Updated: Killed and injured workers remembered

Ceremony at city hall honoured 166 workers killed or injured on the job in Alberta last year

First responders joined a crowd that gathered at city hall on Thursday to remember workers killed, injured or disabled on the job.

The Day of Mourning is an annual event and this year reflected on the 166 workers who were killed or injured on the job last year.

“Today, we come together as a community too pay our respects and extend our condolences,” said Red Deer North MLA Kim Schreiner on the steps of City Hall surrounded by colour guards from the RCMP and Red Deer Emergency Services.

“Every day workplace accidents occur. And every day we become more cognizant of the impact,” she said.

“As a society it is our pledge to ensure the safety of our workers and endeavour to prevent as many accidents as we can.”

Schreiner said legislation is a measure that “serves to preserve the sanctity of our workers.”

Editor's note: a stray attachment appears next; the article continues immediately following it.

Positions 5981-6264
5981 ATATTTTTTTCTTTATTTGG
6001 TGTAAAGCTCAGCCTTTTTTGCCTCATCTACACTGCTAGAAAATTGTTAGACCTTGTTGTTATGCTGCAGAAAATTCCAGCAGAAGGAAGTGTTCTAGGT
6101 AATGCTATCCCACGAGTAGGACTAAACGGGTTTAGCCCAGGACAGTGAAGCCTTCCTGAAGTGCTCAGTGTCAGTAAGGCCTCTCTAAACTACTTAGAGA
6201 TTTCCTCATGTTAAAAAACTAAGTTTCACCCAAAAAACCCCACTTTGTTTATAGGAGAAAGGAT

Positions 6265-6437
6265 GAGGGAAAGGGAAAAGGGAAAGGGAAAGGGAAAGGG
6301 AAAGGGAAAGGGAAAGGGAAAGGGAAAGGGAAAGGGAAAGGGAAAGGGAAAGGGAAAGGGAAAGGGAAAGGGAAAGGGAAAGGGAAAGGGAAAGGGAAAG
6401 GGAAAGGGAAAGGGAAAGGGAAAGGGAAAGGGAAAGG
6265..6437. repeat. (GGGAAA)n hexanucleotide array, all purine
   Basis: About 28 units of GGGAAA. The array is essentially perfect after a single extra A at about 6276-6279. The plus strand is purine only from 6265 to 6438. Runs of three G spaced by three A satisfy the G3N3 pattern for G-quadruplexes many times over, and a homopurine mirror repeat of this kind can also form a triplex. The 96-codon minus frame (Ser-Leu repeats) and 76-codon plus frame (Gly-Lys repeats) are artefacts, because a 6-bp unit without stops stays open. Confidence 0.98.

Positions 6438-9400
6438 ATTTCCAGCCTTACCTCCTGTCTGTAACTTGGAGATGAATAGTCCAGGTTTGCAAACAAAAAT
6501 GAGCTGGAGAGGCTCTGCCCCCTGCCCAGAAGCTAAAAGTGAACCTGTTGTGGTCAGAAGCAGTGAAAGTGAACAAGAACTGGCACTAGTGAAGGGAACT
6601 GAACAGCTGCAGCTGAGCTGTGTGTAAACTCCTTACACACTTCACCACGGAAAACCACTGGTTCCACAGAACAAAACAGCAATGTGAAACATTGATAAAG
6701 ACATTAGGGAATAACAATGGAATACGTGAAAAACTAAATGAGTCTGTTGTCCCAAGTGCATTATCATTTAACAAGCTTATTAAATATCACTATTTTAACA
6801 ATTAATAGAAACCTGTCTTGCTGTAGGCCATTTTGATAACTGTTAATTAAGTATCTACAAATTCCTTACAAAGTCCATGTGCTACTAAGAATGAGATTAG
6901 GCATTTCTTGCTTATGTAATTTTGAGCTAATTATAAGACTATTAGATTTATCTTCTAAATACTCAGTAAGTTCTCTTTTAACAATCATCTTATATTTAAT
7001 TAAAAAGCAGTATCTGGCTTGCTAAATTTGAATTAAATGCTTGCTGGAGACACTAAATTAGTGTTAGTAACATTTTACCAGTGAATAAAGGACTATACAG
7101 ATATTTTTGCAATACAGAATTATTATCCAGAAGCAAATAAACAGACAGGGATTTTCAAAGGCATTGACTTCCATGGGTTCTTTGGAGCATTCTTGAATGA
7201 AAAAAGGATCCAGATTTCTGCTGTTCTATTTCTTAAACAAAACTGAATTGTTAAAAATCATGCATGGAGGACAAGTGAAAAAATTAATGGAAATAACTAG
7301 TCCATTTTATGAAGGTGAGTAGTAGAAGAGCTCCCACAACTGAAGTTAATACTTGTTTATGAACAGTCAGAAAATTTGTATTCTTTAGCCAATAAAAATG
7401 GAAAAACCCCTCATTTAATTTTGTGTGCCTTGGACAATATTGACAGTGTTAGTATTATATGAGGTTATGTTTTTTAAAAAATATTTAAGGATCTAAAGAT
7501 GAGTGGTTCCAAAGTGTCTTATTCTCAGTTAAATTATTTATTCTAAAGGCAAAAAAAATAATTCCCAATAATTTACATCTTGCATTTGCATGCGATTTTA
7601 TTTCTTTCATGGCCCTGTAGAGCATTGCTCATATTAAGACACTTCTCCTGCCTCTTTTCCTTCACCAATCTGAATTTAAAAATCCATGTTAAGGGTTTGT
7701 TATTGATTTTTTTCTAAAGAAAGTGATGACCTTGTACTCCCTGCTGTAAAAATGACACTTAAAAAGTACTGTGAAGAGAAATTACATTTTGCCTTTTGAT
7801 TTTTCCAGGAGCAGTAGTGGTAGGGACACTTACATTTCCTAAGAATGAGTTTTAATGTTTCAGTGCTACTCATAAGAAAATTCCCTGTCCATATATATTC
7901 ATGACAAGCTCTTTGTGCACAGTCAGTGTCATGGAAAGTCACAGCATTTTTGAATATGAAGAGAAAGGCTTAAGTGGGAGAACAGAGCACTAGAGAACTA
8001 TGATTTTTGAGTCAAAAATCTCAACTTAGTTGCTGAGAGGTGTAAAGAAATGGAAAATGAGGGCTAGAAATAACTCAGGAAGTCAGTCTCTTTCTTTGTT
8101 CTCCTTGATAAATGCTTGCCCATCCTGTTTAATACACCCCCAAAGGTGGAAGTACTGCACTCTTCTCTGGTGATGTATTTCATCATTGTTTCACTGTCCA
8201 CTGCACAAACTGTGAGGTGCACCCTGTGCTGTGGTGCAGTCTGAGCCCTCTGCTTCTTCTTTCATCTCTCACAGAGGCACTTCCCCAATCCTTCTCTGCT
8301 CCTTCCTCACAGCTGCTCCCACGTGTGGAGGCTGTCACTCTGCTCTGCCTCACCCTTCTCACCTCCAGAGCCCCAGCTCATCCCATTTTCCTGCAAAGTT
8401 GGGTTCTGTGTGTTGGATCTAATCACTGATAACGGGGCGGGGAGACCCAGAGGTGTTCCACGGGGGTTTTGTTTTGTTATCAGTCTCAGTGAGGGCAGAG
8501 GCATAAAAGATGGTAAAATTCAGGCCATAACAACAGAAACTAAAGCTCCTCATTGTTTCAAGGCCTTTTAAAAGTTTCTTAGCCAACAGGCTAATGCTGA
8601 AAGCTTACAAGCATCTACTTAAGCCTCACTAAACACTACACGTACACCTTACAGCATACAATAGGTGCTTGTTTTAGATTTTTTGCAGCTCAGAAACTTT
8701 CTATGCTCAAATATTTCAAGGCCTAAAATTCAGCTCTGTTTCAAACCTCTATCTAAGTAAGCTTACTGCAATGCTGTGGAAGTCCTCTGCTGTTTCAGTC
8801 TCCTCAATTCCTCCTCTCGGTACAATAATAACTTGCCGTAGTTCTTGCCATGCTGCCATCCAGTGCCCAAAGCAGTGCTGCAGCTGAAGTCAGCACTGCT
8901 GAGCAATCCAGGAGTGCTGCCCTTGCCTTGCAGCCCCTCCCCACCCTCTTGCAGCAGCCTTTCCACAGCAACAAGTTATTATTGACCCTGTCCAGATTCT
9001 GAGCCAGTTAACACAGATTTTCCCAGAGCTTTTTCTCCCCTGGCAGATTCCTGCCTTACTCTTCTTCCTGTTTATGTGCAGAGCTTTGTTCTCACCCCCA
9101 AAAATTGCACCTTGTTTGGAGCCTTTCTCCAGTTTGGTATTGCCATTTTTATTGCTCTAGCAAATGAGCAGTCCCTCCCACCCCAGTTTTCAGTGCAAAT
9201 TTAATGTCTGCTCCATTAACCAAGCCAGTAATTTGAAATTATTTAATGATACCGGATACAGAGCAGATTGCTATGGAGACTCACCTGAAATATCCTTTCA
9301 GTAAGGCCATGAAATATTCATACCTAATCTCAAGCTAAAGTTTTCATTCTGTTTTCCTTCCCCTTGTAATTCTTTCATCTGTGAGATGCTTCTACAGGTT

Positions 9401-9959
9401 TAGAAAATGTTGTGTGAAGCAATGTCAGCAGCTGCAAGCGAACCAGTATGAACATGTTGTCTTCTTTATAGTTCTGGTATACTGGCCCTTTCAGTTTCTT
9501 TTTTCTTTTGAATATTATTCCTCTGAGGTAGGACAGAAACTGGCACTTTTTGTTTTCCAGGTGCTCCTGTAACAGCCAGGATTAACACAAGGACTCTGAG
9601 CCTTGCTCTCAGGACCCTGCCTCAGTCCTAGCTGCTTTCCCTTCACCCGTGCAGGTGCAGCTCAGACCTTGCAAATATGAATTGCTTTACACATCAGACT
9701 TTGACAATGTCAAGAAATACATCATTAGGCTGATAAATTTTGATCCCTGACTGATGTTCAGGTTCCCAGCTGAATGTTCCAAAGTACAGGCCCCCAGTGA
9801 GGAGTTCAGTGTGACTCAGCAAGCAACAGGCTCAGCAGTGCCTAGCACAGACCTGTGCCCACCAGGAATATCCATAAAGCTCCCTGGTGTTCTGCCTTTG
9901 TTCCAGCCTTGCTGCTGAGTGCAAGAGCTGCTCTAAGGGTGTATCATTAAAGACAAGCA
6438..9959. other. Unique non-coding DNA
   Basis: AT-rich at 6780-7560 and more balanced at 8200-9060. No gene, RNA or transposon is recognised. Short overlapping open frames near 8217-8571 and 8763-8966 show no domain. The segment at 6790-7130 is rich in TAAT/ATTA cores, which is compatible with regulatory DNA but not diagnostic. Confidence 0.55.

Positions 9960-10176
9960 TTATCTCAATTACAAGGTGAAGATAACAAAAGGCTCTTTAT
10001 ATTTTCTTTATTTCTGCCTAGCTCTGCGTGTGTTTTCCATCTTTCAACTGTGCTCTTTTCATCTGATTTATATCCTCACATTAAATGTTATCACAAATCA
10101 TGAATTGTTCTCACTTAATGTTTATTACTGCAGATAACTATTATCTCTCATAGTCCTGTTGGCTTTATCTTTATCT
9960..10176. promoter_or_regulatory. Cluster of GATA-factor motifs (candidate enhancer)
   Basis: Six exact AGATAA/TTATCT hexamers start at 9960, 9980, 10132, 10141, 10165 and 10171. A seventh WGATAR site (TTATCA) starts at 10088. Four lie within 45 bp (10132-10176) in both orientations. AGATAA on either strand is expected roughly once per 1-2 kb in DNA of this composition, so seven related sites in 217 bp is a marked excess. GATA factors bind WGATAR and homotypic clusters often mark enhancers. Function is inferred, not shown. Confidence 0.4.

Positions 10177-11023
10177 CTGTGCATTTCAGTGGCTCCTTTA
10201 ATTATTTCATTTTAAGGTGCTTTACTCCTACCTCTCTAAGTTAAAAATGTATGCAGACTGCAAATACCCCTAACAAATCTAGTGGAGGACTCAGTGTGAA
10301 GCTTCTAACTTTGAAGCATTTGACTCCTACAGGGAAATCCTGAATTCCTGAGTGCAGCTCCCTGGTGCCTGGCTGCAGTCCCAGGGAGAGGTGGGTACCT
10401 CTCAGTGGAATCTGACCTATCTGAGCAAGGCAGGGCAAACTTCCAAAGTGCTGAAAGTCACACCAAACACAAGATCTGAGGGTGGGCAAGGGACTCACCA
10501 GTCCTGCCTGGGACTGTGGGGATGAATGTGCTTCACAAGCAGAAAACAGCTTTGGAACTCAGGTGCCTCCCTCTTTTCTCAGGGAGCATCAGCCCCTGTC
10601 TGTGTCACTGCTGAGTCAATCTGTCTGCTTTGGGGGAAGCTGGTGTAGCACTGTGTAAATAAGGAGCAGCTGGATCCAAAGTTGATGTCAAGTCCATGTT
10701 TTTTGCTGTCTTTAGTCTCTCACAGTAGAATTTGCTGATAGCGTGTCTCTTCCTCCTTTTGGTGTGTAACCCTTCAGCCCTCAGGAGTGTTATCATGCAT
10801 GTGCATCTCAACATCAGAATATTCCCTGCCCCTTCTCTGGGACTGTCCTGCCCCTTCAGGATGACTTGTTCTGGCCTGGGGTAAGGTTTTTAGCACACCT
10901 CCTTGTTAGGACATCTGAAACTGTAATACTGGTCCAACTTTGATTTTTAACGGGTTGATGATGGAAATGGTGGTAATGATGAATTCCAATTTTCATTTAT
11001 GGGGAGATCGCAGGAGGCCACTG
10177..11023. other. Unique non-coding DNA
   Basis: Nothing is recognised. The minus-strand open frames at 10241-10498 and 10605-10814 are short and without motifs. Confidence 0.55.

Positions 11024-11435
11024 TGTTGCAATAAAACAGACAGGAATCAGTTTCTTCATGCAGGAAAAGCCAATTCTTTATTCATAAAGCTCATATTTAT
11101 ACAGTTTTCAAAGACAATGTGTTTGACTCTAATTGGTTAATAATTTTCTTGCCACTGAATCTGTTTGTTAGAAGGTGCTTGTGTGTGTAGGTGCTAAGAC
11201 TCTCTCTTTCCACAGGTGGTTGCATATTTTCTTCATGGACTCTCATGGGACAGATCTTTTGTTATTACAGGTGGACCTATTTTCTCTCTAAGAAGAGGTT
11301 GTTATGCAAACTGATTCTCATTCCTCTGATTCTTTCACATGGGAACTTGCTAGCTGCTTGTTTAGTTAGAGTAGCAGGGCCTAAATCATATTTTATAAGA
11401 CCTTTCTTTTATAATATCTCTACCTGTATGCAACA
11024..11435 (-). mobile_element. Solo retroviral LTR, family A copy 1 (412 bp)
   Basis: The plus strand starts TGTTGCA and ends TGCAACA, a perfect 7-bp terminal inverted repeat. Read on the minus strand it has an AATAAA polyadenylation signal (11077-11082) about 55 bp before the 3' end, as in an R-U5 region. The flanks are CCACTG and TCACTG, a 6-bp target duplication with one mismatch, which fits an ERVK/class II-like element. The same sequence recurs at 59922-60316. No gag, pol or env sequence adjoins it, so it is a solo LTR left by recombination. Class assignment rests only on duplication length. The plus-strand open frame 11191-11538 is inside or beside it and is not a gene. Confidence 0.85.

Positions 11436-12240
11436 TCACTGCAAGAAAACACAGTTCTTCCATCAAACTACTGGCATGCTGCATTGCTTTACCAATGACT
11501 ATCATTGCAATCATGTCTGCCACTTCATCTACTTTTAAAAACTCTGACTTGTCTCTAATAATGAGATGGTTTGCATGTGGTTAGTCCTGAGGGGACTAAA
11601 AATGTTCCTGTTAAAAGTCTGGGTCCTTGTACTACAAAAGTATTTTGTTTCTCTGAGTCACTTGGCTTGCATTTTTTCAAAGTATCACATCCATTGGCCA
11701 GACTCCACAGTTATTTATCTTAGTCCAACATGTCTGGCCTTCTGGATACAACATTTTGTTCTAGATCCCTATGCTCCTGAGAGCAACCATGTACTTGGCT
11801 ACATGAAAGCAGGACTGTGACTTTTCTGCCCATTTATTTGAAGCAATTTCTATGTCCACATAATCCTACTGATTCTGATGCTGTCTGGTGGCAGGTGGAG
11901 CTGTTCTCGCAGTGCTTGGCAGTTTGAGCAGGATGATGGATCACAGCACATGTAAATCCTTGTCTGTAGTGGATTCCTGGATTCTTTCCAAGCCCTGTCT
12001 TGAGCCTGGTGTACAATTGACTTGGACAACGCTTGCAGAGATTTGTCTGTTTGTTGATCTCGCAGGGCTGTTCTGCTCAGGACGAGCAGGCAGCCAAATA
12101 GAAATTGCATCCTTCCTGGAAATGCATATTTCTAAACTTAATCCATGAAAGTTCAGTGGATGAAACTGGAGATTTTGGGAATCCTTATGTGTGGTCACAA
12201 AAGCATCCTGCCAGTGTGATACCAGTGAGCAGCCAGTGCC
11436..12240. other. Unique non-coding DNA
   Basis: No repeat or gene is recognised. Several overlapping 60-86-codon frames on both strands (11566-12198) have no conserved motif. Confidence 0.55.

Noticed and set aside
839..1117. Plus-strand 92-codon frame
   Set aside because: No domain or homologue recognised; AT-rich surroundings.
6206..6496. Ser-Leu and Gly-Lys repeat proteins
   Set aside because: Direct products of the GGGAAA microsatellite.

The NDP government updated Alberta’s Occupational Health and Safety Act last November.

Two years ago, Enhanced Protection for Farm and Ranch Workers Act was passed although new regulations are not yet in place as public consultation continues.

Trevor Hovdebo, of the Parkland Regional Safety Committee, said one death is too many and organizations like his are highlighting ways to keep workers safer.

The number of workers killed and injured has not significantly increased but, unfortunately, has not significantly decreased in recent years, he said.

Jan Chandler, whose son Ben suffered a brain injury on the job in 2004, gave a moving speech about how his recovery brought the two closer together.

Her son, whose skull was fractured by a piece of equipment on a service rig, amazed all by recovering enough to leave hospital after a month. He continued to work and returned to work in the office at his oilpatch company.

“Looking back on it, Ben’s injury was his greatest gift to me because we got so emotionally and spiritually connected and that remains every day,” she said.

Sadly, her son lost control of his motorcycle in Sylvan Lake in August 2006 and was killed.

Chandler said her 23-year-old son had been arguing with his girlfriend and drinking with a friend before getting on his motorcycle.

She believes the brain injury also played a role in the accident.

“Do I think Ben would be here had it not been for the workplace injury — yes.”


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